Homer and the Odyssey by Suzanne SaidHomer and the Odyssey by Suzanne Said

Homer and the Odyssey

bySuzanne SaidTranslated byRuth Webb

Paperback | October 8, 2011

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Who was Homer? This book takes us beyond the legends of the blind bard or the wandering poet to explore an author about whom nothing is known, except for his works. It offers a reading of the ancient biographies as clues to the reception of the Homeric poems in Antiquity and provides anintroduction to the oral tradition which lay at the source of the Homeric epics. Above all, it takes us into the world of the Odyssey, a world that lies between history and fiction. It guides the reader through a poem which rivals the modern novel in its complexity, demonstrating the unity of the poem as a whole. It defines the many and varied figures of otherness by which theGreeks of the archaic period defined themselves and underlines the values promoted by the poem's depictions of men, women, and gods. Finally, it asks why, throughout the centuries from Homer to Kazantzakis and Joyce, the hero who never forgets his homeland and dreams constantly of return has neverceased to be the incarnation of what it is to be human. This translation is a revised and much expanded version of the original French text, and includes a new chapter on the representation of women in the Odyssey and an updated bibliography.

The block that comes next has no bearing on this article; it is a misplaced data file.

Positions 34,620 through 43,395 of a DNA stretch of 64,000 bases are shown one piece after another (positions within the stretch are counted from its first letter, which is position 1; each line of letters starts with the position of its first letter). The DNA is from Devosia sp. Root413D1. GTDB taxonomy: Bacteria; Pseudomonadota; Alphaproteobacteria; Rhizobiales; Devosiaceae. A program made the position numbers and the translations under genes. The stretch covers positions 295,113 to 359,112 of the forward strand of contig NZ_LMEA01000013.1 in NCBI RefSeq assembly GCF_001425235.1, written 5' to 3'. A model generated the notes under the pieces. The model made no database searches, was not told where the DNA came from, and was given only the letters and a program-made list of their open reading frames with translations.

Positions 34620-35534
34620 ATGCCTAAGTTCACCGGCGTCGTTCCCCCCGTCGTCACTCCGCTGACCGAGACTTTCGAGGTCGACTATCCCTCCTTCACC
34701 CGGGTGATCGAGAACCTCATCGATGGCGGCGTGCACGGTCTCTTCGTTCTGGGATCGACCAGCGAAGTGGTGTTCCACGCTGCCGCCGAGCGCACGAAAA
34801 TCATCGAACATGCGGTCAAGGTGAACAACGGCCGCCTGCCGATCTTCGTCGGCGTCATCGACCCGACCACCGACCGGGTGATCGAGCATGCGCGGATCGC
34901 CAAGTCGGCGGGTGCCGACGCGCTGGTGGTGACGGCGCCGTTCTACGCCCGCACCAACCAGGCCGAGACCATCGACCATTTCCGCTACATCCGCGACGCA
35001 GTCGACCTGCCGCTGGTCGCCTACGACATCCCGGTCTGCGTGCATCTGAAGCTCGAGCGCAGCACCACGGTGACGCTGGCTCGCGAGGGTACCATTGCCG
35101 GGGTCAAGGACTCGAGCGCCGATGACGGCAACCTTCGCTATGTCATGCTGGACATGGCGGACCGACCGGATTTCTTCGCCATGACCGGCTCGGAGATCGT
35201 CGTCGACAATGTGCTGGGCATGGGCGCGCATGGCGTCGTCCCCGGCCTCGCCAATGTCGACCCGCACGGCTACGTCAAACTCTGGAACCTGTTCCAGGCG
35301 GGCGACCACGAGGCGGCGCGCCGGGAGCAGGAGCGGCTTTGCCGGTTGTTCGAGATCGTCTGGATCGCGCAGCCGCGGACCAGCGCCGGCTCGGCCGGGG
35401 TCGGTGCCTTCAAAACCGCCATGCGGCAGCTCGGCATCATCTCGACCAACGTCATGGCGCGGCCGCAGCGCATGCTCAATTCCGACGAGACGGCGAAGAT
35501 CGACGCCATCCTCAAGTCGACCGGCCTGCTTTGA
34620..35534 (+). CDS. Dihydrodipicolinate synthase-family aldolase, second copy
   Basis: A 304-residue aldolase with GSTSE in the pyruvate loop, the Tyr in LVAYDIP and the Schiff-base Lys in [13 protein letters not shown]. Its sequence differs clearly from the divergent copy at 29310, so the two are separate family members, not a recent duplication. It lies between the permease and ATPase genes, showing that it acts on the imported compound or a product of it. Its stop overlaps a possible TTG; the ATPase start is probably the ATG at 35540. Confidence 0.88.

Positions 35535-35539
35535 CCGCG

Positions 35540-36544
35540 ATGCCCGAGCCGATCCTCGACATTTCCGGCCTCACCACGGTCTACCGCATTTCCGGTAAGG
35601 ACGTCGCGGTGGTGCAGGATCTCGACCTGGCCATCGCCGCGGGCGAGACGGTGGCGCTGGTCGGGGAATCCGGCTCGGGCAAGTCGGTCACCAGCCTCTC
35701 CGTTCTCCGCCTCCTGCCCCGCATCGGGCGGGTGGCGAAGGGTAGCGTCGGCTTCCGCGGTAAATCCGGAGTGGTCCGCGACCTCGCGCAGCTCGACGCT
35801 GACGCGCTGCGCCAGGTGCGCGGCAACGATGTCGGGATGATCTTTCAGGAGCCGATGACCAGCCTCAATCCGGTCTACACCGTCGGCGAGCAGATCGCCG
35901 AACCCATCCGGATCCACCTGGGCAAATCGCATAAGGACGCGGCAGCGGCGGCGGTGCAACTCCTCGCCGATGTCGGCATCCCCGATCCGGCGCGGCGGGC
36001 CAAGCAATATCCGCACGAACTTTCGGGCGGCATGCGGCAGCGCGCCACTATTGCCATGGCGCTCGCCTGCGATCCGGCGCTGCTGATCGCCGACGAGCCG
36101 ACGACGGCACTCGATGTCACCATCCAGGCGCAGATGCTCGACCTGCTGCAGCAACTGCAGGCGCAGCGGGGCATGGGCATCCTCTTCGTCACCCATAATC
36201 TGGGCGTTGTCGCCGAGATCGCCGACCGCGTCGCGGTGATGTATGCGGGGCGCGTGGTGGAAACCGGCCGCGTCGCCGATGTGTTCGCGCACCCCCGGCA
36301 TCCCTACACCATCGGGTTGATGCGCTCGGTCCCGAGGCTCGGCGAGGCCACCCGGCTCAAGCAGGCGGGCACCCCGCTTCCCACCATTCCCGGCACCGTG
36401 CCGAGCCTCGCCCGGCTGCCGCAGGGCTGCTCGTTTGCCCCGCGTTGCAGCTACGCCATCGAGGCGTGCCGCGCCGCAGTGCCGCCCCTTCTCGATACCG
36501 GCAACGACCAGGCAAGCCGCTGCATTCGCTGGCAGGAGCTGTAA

Suzanne Said is Professor of Classics at Columbia University, New York.
Title:Homer and the OdysseyFormat:PaperbackDimensions:416 pages, 8.5 × 5.43 × 1.49 inPublished:October 8, 2011Publisher:Oxford University PressLanguage:English

The following ISBNs are associated with this title:

ISBN - 10:0199542856

ISBN - 13:9780199542857

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Table of Contents

PrefaceSuzanne Said: Note on TranslationsRuth Webb: 1. From 'Homer' to the Homeric Poems2. The Art of Homer: Between Tradition and Innovation3. Homer and History4. The Odyssey: narrations, narrators, and poets5. The Adventures of Telemachus6. Odysseus' Travels7. Odysseus on Ithaca8. The Human World9. Women in the Odyssey10. The World of the Gods11. The Ideology of the OdysseyConclusionBibliography